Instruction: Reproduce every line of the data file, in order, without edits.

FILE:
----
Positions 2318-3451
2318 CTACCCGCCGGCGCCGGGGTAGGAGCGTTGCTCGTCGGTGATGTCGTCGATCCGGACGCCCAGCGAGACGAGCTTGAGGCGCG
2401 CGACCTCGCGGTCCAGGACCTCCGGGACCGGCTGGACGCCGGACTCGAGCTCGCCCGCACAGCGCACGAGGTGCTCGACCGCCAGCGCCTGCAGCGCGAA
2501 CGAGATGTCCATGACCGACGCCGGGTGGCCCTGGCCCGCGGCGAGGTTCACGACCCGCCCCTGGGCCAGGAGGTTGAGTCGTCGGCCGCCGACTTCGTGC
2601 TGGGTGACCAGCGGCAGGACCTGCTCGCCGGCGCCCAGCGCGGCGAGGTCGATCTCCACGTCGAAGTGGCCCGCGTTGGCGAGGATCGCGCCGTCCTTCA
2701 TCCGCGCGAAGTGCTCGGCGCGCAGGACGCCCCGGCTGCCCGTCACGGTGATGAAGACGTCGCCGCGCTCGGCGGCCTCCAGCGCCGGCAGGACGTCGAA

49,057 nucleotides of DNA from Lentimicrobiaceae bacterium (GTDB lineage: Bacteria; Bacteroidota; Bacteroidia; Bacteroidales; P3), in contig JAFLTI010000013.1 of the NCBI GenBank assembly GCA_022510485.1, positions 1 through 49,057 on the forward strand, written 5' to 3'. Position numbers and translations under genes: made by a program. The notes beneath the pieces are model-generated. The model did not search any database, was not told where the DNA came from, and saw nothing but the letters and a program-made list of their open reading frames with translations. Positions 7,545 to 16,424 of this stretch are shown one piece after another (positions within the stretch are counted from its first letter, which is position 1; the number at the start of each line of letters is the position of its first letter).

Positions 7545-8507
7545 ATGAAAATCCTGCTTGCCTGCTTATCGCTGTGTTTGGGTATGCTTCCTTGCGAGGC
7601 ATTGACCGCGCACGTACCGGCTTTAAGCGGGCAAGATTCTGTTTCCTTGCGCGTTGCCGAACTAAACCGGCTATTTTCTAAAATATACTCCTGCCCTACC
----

Positions 2318-3451
2318 CTACCCGCCGGCGCCGGGGTAGGAGCGTTGCTCGTCGGTGATGTCGTCGATCCGGACGCCCAGCGAGACGAGCTTGAGGCGCG
2401 CGACCTCGCGGTCCAGGACCTCCGGGACCGGCTGGACGCCGGACTCGAGCTCGCCCGCACAGCGCACGAGGTGCTCGACCGCCAGCGCCTGCAGCGCGAA
2501 CGAGATGTCCATGACCGACGCCGGGTGGCCCTGGCCCGCGGCGAGGTTCACGACCCGCCCCTGGGCCAGGAGGTTGAGTCGTCGGCCGCCGACTTCGTGC
2601 TGGGTGACCAGCGGCAGGACCTGCTCGCCGGCGCCCAGCGCGGCGAGGTCGATCTCCACGTCGAAGTGGCCCGCGTTGGCGAGGATCGCGCCGTCCTTCA
2701 TCCGCGCGAAGTGCTCGGCGCGCAGGACGCCCCGGCTGCCCGTCACGGTGATGAAGACGTCGCCGCGCTCGGCGGCCTCCAGCGCCGGCAGGACGTCGAA

49,057 nucleotides of DNA from Lentimicrobiaceae bacterium (GTDB lineage: Bacteria; Bacteroidota; Bacteroidia; Bacteroidales; P3), in contig JAFLTI010000013.1 of the NCBI GenBank assembly GCA_022510485.1, positions 1 through 49,057 on the forward strand, written 5' to 3'. Position numbers and translations under genes: made by a program. The notes beneath the pieces are model-generated. The model did not search any database, was not told where the DNA came from, and saw nothing but the letters and a program-made list of their open reading frames with translations. Positions 7,545 to 16,424 of this stretch are shown one piece after another (positions within the stretch are counted from its first letter, which is position 1; the number at the start of each line of letters is the position of its first letter).

Positions 7545-8507
7545 ATGAAAATCCTGCTTGCCTGCTTATCGCTGTGTTTGGGTATGCTTCCTTGCGAGGC
7601 ATTGACCGCGCACGTACCGGCTTTAAGCGGGCAAGATTCTGTTTCCTTGCGCGTTGCCGAACTAAACCGGCTATTTTCTAAAATATACTCCTGCCCTACC